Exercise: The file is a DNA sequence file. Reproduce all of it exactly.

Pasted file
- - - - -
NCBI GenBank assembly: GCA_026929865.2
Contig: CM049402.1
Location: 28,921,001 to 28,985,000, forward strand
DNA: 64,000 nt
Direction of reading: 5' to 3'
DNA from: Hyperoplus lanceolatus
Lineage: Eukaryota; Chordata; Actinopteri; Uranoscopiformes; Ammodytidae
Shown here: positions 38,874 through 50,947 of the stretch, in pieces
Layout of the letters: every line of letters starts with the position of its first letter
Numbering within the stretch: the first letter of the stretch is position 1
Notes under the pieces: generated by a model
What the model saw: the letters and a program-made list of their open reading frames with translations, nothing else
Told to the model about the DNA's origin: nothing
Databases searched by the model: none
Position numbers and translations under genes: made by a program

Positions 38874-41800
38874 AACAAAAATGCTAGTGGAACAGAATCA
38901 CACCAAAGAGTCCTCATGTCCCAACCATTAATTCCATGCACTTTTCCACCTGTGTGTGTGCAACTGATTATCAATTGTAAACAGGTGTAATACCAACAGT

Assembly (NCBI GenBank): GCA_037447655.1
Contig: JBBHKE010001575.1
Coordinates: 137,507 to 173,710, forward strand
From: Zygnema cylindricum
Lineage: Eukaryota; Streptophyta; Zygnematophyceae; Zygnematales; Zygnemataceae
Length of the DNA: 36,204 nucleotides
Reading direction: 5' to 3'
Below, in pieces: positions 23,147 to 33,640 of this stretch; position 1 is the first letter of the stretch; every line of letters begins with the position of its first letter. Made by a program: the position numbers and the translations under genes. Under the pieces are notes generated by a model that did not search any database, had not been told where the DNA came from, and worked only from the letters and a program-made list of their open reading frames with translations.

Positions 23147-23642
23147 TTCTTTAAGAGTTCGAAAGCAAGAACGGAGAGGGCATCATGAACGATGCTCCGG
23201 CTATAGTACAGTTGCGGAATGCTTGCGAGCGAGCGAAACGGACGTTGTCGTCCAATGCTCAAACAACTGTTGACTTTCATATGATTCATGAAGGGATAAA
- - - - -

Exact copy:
NCBI GenBank assembly: GCA_026929865.2
Contig: CM049402.1
Location: 28,921,001 to 28,985,000, forward strand
DNA: 64,000 nt
Direction of reading: 5' to 3'
DNA from: Hyperoplus lanceolatus
Lineage: Eukaryota; Chordata; Actinopteri; Uranoscopiformes; Ammodytidae
Shown here: positions 38,874 through 50,947 of the stretch, in pieces
Layout of the letters: every line of letters starts with the position of its first letter
Numbering within the stretch: the first letter of the stretch is position 1
Notes under the pieces: generated by a model
What the model saw: the letters and a program-made list of their open reading frames with translations, nothing else
Told to the model about the DNA's origin: nothing
Databases searched by the model: none
Position numbers and translations under genes: made by a program

Positions 38874-41800
38874 AACAAAAATGCTAGTGGAACAGAATCA
38901 CACCAAAGAGTCCTCATGTCCCAACCATTAATTCCATGCACTTTTCCACCTGTGTGTGTGCAACTGATTATCAATTGTAAACAGGTGTAATACCAACAGT

Assembly (NCBI GenBank): GCA_037447655.1
Contig: JBBHKE010001575.1
Coordinates: 137,507 to 173,710, forward strand
From: Zygnema cylindricum
Lineage: Eukaryota; Streptophyta; Zygnematophyceae; Zygnematales; Zygnemataceae
Length of the DNA: 36,204 nucleotides
Reading direction: 5' to 3'
Below, in pieces: positions 23,147 to 33,640 of this stretch; position 1 is the first letter of the stretch; every line of letters begins with the position of its first letter. Made by a program: the position numbers and the translations under genes. Under the pieces are notes generated by a model that did not search any database, had not been told where the DNA came from, and worked only from the letters and a program-made list of their open reading frames with translations.

Positions 23147-23642
23147 TTCTTTAAGAGTTCGAAAGCAAGAACGGAGAGGGCATCATGAACGATGCTCCGG
23201 CTATAGTACAGTTGCGGAATGCTTGCGAGCGAGCGAAACGGACGTTGTCGTCCAATGCTCAAACAACTGTTGACTTTCATATGATTCATGAAGGGATAAA